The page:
Understanding Health Insurance Open Enrollment For 2019

September 14, 2019



It’s time to call a spade, a spade. Health insurance is tricky – and trying to pick the best policy for you and your family can be an awful process. Here are some tips to help navigate the changes for the 2019 Open Enrollment Period.

Open enrollment starts Nov. 1, 2018, and continues through Dec. 15, 2018 in most states. Your coverage would start on Jan. 1, 2019. People who qualify for Medicaid or the Children's Health Insurance Program (CHIP) can enroll at any time of the year.

While the ACA required nearly all Americans to have health insurance in 2017, Congress decided to eliminate the individual mandate penalty. You won't get whacked at tax time if you don't have health insurance. The time to make the change to a better play is now. During open enrollment, you can renew your health plan as well as choose a new plan if you desire to do that. If you miss open enrollment, you may have to wait for a year to sign up unless you qualify for a special enrollment period.

If you are currently enrolled in a marketplace health insurance plan, it will automatically renew. However, the plan may make changes to its provider network, copays, co-insurance and drug coverage.

If you qualify for employer-sponsored health insurance, you will likely want to buy health insurance through your employer. Individual insurance usually costs more than employer-sponsored plans. Here's what might trigger a special enrollment period: divorce, marriage, birth or adoption of a child, death of a spouse or partner that leaves you without health insurance, your spouse or partner who has you covered loses his/her job and health insurance, you lose your job and with it your health insurance, your hours are cut making you ineligible for your employer's health insurance plan, or you are in an HMO and move outside its coverage area.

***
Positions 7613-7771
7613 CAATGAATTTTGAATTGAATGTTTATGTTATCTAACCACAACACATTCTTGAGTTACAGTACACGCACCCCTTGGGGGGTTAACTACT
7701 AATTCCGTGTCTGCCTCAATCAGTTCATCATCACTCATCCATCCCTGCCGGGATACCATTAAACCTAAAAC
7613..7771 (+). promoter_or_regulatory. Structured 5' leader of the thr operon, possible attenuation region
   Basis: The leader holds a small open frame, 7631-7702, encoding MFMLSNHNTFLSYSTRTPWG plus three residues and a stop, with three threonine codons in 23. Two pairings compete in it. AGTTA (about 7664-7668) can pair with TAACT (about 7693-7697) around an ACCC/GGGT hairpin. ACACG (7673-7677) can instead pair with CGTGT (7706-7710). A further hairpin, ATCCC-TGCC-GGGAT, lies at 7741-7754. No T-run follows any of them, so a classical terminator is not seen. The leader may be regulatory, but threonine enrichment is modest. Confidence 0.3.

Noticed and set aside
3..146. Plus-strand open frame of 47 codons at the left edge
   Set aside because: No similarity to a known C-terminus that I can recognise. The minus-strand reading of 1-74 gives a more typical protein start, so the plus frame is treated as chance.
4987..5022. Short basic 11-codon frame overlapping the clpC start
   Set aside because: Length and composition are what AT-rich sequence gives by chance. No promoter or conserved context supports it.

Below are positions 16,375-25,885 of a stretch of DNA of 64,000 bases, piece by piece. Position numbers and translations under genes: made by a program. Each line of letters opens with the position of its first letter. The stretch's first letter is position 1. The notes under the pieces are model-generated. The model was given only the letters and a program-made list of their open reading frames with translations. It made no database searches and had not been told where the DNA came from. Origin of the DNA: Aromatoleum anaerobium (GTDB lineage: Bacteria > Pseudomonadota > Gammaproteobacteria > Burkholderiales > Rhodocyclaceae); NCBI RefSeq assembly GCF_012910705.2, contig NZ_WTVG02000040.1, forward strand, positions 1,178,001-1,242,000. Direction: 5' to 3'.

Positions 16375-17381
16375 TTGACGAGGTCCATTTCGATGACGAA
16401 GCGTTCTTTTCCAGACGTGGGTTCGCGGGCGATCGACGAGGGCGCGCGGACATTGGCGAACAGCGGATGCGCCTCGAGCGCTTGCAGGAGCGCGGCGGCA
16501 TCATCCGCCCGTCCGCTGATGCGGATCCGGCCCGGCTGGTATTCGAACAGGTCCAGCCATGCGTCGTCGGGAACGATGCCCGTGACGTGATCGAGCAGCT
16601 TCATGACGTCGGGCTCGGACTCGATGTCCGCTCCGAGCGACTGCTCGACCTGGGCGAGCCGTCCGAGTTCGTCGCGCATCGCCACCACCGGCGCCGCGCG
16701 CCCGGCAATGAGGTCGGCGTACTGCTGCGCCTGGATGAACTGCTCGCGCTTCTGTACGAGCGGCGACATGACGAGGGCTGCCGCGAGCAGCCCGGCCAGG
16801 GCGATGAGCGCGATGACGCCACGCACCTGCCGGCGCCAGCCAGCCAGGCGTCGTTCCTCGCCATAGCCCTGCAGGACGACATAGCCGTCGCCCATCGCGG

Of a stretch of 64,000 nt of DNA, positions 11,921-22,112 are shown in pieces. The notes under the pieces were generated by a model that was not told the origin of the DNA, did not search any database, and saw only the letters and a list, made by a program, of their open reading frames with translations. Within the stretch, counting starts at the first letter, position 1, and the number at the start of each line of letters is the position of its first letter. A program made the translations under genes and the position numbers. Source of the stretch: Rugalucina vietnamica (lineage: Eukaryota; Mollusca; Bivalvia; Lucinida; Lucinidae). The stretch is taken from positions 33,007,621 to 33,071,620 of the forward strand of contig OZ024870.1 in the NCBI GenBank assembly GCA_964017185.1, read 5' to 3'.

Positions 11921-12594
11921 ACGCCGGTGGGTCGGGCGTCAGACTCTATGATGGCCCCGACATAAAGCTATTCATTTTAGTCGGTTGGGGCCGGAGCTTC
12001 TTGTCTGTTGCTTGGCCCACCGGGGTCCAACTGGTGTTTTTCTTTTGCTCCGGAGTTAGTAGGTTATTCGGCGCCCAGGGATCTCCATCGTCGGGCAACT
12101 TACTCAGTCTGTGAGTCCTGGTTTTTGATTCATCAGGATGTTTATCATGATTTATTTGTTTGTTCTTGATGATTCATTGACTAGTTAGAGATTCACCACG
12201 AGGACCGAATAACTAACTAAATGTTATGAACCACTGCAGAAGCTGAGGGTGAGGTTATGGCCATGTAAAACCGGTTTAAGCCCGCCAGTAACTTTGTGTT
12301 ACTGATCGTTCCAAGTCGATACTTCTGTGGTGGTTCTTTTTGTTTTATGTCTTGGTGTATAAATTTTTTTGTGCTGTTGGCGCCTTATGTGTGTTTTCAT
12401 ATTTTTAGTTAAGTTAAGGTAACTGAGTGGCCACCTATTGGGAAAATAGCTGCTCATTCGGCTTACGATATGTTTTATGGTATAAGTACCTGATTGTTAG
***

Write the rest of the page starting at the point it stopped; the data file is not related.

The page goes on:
Which plan is right for you depends on how much you'll need healthcare in 2019. If you go to doctors frequently to help manage a chronic condition, you likely want a plan with lower copays and deductibles. If you're pretty healthy, you may be better off signing up for a plan with lower premiums but higher costs when you use your insurance.

All health plans must cover 10 essential benefits:

  • Outpatient care including chronic disease management
  • Emergency care
  • Hospitalization
  • Pregnancy and newborn care
  • Mental health and substance abuse services
  • Prescription drugs
  • Rehabilitation services and devices
  • Lab tests
  • Preventive and wellness services
  • Dental and vision care for children